A program designed to set juveniles on the straight and narrow recently closed, but officials insist they will find a way to keep the program alive.
Friday Night Detention, a program for juvenile offenders for the last six years, closed this month.
It lost its home, the old National Guard Armory near Davis Field when the National Guard moved to its new facility.
A search for a new home large enough to house the program has been unsuccessful, officials said. Mark Winters, executive director of Muskogee County Council of Youth Services (MCCOYS), said it takes a lot of room for between 30 and 75 juveniles in one room doing calisthenics.
Also, the program requires six or seven cadres as supervisors who are willing to work with juveniles in the program from 5:30 p.m. to 11 p.m.
Assistant City Attorney Roy Tucker has been involved with municipal juvenile matters for two and a half years.
Smith and Winters said recidivism has been gauged by how many times a graduate of Friday Night Detention is seen in it again or any other juvenile program.
And that’s not often, they said.
Counseling in the program involved learning about their decision-making skills, Winters said.
“Most kids knew what to expect — ask any seventh- or eighth-grader about Friday Night Detention and they know all about it,” Winters said.
Tom Luker, a counselor connected with the program, said often those who went through the program offered to come back as volunteer workers.
Various offenses that landed kids in Friday Night Detention included truancy, public intoxication, disorderly conduct (fighting), disturbing the peace, vandalism or trespassing.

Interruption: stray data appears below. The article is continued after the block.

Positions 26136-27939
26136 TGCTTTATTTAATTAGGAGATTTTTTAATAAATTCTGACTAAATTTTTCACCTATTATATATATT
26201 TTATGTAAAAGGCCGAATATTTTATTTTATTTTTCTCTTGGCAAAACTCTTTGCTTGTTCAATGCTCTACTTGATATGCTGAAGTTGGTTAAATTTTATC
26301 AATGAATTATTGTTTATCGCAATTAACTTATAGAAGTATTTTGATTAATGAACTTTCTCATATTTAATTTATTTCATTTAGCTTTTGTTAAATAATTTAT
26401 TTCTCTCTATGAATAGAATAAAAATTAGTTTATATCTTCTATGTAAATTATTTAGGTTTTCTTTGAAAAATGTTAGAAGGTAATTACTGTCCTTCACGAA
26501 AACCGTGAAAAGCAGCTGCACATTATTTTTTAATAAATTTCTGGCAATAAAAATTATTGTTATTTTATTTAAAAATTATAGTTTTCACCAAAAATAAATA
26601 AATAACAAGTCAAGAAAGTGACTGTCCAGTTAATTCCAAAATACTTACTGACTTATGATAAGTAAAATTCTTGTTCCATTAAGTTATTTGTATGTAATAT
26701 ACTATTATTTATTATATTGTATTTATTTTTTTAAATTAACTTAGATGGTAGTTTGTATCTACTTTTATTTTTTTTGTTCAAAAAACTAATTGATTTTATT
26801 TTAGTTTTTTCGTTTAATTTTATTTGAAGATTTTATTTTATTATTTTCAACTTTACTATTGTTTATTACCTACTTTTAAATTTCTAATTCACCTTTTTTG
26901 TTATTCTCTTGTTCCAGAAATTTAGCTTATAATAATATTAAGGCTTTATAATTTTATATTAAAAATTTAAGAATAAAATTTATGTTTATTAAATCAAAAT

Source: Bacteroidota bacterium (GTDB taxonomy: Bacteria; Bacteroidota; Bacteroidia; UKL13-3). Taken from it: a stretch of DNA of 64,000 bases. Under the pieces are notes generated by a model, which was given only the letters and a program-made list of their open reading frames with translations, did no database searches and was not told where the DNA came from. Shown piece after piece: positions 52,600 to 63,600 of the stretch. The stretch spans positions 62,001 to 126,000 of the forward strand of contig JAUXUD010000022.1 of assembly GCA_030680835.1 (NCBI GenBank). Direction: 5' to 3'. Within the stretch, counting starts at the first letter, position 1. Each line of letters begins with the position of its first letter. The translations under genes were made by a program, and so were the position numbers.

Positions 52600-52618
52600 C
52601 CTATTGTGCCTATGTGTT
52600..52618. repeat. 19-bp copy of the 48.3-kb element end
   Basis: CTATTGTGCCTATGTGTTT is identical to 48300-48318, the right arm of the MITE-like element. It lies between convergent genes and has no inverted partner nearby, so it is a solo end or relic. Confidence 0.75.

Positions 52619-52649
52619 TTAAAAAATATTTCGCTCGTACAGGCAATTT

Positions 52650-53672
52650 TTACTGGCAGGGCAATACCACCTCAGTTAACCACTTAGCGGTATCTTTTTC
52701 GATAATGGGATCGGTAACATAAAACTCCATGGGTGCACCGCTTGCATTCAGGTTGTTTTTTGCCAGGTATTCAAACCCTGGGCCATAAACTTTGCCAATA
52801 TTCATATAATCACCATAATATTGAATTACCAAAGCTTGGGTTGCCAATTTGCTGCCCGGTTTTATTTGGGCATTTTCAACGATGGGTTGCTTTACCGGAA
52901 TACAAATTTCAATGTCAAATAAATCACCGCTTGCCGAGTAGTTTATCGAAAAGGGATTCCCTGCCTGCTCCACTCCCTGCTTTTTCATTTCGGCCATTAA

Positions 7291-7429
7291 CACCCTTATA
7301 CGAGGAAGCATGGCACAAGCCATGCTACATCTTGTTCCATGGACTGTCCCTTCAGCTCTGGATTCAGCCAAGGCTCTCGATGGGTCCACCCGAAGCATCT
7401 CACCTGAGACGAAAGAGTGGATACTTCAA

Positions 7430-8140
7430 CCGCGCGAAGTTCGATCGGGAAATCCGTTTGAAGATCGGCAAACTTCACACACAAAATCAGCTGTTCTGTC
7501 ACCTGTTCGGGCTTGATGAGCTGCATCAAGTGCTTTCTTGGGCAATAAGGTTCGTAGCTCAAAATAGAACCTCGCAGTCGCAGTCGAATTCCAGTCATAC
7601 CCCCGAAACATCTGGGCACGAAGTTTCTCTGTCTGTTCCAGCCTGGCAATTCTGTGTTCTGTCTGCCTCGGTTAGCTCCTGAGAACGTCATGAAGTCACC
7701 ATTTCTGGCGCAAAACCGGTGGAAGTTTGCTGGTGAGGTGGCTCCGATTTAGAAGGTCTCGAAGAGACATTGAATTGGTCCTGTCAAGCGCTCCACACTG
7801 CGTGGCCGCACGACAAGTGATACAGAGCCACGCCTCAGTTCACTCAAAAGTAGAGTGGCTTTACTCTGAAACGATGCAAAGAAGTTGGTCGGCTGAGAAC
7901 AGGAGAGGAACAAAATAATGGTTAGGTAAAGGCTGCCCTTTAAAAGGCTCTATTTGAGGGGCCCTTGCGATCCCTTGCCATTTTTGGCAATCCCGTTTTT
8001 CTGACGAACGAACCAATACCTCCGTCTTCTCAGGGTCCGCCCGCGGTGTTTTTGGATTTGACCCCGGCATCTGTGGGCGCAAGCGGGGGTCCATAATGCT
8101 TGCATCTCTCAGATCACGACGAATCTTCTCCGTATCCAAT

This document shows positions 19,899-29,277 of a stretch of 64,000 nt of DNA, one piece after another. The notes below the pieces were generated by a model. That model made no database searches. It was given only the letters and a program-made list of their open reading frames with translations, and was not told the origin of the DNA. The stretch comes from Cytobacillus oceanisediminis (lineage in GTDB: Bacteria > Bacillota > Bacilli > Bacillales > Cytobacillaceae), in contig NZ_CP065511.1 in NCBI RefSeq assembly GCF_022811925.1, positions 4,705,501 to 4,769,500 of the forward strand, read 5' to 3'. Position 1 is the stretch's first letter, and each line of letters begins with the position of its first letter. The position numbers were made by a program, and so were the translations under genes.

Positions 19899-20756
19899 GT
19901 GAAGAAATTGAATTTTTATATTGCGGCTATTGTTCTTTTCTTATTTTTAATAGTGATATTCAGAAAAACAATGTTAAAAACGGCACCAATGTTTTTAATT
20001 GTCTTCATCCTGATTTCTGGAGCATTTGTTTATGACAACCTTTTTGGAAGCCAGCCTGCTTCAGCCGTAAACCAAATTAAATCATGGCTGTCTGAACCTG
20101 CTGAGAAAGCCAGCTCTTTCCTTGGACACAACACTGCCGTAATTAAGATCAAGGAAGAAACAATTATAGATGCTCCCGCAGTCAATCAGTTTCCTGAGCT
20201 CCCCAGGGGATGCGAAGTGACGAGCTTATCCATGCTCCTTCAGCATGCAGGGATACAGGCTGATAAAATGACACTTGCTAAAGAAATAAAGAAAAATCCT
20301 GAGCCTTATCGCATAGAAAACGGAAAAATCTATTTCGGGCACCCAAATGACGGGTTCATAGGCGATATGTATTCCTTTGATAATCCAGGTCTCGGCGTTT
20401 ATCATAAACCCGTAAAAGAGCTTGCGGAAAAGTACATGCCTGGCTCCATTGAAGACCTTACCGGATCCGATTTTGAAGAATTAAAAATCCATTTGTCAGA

In the history of the program, Tucker said he knew of four parents who complained about Friday Night Detention. All of those involved shaving the heads of the teens who attended the program.
Vince Wike of Muskogee said he did not want his son Rett’s head shaved and was prepared to go to court over it. The father said it is humiliating for most kids.
“It would make some kids want to get in more trouble,” he said.
Wike’s son Rett instead was assigned to a different program.
Muskogee County Sheriff Charles Pearson said if the worst thing that happens to a kid is getting his head shaved while in a program meant to save their future, that’s a small price.
“Friday Night Detention was a wonderful program,” Pearson said.
He promises to help others working with juveniles to try to find a new place to house it and revive it.
Reach Donna Hales at 684-2923 or firstname.lastname@example.org.